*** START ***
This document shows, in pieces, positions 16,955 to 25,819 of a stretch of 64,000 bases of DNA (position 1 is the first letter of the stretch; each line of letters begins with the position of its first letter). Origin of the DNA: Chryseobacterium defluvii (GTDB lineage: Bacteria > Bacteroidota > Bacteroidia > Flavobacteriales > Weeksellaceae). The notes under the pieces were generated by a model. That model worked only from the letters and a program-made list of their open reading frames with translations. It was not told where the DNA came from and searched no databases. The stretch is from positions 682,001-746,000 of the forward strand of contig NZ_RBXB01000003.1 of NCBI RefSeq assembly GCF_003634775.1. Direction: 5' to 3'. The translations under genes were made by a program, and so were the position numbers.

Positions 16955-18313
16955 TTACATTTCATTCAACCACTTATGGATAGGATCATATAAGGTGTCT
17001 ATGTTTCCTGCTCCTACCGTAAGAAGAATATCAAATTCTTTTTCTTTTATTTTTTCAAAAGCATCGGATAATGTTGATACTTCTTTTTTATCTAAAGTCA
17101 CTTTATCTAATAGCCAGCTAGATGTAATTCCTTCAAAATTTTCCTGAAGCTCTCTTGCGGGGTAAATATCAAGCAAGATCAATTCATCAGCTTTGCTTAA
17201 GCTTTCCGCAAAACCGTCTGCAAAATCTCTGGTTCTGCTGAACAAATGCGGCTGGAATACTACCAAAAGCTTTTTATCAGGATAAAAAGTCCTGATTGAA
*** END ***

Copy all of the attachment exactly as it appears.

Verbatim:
This document shows, in pieces, positions 16,955 to 25,819 of a stretch of 64,000 bases of DNA (position 1 is the first letter of the stretch; each line of letters begins with the position of its first letter). Origin of the DNA: Chryseobacterium defluvii (GTDB lineage: Bacteria > Bacteroidota > Bacteroidia > Flavobacteriales > Weeksellaceae). The notes under the pieces were generated by a model. That model worked only from the letters and a program-made list of their open reading frames with translations. It was not told where the DNA came from and searched no databases. The stretch is from positions 682,001-746,000 of the forward strand of contig NZ_RBXB01000003.1 of NCBI RefSeq assembly GCF_003634775.1. Direction: 5' to 3'. The translations under genes were made by a program, and so were the position numbers.

Positions 16955-18313
16955 TTACATTTCATTCAACCACTTATGGATAGGATCATATAAGGTGTCT
17001 ATGTTTCCTGCTCCTACCGTAAGAAGAATATCAAATTCTTTTTCTTTTATTTTTTCAAAAGCATCGGATAATGTTGATACTTCTTTTTTATCTAAAGTCA
17101 CTTTATCTAATAGCCAGCTAGATGTAATTCCTTCAAAATTTTCCTGAAGCTCTCTTGCGGGGTAAATATCAAGCAAGATCAATTCATCAGCTTTGCTTAA
17201 GCTTTCCGCAAAACCGTCTGCAAAATCTCTGGTTCTGCTGAACAAATGCGGCTGGAATACTACCAAAAGCTTTTTATCAGGATAAAAAGTCCTGATTGAA